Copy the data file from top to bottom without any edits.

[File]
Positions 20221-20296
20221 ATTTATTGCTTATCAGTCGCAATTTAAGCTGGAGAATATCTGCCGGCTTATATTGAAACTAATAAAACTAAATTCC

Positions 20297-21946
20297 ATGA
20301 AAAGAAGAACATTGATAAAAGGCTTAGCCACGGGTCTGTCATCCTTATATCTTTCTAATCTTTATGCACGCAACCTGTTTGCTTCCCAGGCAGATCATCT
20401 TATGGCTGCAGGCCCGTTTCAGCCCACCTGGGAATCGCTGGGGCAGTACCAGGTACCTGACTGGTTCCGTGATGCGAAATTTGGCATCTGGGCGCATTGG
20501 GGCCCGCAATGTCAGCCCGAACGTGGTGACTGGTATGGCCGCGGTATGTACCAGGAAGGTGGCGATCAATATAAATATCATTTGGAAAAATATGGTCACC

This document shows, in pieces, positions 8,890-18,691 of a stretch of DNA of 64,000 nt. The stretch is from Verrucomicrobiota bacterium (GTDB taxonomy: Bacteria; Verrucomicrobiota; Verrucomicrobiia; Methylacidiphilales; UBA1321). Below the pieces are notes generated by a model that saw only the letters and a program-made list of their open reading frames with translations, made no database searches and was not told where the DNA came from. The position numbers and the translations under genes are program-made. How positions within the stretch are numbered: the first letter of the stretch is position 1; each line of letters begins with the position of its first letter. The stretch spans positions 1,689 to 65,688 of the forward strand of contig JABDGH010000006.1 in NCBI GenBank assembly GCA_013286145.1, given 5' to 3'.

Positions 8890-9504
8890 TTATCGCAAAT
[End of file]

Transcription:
Positions 20221-20296
20221 ATTTATTGCTTATCAGTCGCAATTTAAGCTGGAGAATATCTGCCGGCTTATATTGAAACTAATAAAACTAAATTCC

Positions 20297-21946
20297 ATGA
20301 AAAGAAGAACATTGATAAAAGGCTTAGCCACGGGTCTGTCATCCTTATATCTTTCTAATCTTTATGCACGCAACCTGTTTGCTTCCCAGGCAGATCATCT
20401 TATGGCTGCAGGCCCGTTTCAGCCCACCTGGGAATCGCTGGGGCAGTACCAGGTACCTGACTGGTTCCGTGATGCGAAATTTGGCATCTGGGCGCATTGG
20501 GGCCCGCAATGTCAGCCCGAACGTGGTGACTGGTATGGCCGCGGTATGTACCAGGAAGGTGGCGATCAATATAAATATCATTTGGAAAAATATGGTCACC

This document shows, in pieces, positions 8,890-18,691 of a stretch of DNA of 64,000 nt. The stretch is from Verrucomicrobiota bacterium (GTDB taxonomy: Bacteria; Verrucomicrobiota; Verrucomicrobiia; Methylacidiphilales; UBA1321). Below the pieces are notes generated by a model that saw only the letters and a program-made list of their open reading frames with translations, made no database searches and was not told where the DNA came from. The position numbers and the translations under genes are program-made. How positions within the stretch are numbered: the first letter of the stretch is position 1; each line of letters begins with the position of its first letter. The stretch spans positions 1,689 to 65,688 of the forward strand of contig JABDGH010000006.1 in NCBI GenBank assembly GCA_013286145.1, given 5' to 3'.

Positions 8890-9504
8890 TTATCGCAAAT